Magnetic flux ropes - twisted bundles of magnetic field lines - are ubiquitous and fundamental structures in astrophysical and laboratory plasmas. Importantly, they are reservoirs of free magnetic energy, which may be released in solar flares and in smaller flare-events associated with the heating of the solar corona.
Magnetic reconnection allows restructuring of the magnetic field and efficient dissipation of magnetic energy, heating the plasma and generating non-thermal populations of electrons and ions. Reconnection also plays an important role in magnetically-confined fusion plasmas. The ideal kink instability in a twisted flux rope leads to the formation of current sheets and thus triggers magnetic reconnection, in which the field relaxes to a lower energy state. First, I will show how instability in a single magnetic flux rope can lead to a confined solar flare.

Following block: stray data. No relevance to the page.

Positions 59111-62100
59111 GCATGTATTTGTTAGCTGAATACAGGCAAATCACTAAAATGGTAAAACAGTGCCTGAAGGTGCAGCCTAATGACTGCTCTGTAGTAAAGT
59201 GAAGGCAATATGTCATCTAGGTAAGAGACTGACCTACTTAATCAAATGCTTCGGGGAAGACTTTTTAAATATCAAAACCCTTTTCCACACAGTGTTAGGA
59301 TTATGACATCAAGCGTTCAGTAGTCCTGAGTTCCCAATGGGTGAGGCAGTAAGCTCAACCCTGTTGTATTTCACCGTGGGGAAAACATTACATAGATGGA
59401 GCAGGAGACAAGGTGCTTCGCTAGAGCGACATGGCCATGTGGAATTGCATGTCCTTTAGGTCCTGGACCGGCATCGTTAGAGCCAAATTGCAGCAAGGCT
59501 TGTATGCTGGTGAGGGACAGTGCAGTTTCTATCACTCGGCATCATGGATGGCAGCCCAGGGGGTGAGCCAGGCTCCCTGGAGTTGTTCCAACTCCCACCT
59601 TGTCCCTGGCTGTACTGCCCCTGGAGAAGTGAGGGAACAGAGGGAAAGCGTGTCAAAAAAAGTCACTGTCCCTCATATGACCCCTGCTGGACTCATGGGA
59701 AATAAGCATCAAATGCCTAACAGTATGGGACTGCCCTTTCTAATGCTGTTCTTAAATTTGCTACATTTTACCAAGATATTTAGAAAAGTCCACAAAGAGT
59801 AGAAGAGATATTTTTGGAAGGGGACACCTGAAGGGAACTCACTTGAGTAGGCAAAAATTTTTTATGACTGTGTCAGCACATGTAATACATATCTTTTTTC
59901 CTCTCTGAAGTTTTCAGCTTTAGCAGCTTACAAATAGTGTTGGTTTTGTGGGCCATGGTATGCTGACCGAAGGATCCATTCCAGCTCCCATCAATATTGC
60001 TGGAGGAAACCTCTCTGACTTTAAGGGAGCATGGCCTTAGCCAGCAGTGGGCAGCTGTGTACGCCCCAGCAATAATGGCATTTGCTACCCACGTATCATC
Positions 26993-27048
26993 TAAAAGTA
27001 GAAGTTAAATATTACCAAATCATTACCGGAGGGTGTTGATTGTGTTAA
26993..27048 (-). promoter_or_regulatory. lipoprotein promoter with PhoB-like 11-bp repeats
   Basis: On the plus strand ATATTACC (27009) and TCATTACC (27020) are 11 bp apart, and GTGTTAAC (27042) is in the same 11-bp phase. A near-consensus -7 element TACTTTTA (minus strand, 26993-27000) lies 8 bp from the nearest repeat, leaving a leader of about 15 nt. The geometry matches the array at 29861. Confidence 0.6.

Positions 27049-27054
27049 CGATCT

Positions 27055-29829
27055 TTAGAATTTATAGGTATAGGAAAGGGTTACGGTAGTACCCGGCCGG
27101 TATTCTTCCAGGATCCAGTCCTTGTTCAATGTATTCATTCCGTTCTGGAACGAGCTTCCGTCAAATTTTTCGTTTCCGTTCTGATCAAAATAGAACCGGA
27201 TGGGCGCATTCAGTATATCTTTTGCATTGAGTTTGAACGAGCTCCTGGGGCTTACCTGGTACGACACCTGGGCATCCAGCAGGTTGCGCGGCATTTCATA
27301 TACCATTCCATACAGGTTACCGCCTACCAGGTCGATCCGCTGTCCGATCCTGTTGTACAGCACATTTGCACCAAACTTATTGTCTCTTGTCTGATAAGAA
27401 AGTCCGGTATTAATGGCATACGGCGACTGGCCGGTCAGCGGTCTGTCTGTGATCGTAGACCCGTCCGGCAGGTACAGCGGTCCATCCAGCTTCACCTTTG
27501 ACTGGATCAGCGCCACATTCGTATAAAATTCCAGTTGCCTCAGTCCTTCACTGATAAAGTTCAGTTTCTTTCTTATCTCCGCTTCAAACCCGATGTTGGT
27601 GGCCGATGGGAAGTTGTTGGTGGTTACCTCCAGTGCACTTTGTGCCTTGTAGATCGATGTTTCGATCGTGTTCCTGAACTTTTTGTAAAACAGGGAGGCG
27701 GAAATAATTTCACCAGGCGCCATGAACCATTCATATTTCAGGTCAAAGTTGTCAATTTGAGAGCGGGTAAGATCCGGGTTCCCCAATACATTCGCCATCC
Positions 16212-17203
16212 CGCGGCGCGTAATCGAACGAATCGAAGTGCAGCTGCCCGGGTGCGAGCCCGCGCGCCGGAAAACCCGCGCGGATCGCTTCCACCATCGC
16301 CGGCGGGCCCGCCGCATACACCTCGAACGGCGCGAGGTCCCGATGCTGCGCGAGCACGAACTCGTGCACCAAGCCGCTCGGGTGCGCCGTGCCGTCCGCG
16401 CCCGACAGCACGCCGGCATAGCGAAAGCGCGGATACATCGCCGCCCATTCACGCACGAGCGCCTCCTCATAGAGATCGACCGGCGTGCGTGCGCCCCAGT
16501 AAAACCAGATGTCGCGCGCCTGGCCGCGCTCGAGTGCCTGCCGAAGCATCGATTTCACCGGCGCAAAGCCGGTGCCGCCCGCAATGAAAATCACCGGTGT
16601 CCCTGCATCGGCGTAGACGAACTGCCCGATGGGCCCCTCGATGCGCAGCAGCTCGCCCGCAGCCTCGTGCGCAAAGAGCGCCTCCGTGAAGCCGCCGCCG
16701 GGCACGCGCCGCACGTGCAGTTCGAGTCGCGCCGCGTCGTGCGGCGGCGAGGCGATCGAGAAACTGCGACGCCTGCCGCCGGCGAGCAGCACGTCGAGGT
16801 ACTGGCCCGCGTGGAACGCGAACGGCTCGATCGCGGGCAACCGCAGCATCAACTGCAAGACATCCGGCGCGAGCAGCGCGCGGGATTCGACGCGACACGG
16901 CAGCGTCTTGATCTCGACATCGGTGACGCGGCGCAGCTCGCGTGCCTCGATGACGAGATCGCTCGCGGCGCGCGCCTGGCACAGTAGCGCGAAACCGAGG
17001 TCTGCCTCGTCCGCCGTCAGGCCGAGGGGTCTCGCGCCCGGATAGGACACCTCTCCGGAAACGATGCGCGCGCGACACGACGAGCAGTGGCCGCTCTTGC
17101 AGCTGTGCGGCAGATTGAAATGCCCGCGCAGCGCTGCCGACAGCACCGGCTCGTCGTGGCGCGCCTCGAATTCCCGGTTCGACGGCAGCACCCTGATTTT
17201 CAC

Using a combination of 3D magnetohydrodynamic (MHD) simulations and test-particles, we predict observable signatures in both thermal and non-thermal emission, and thus propose a means for detection of twisted magnetic fields in the solar corona. Then I will discuss interactions between multiple flux ropes, showing how one unstable flux rope within an array of stable neighbours may trigger a heating avalanche. This has important implications for solar coronal heating. I will also describe MHD and two-fluid simulations of the merging of twisted magnetic tori during merging-compression formation of a spherical tokamak, with application to the MAST device. Some ongoing studies of reconnection of magnetic filaments associated with Edge Localised Modes in tokamaks will also be mentioned.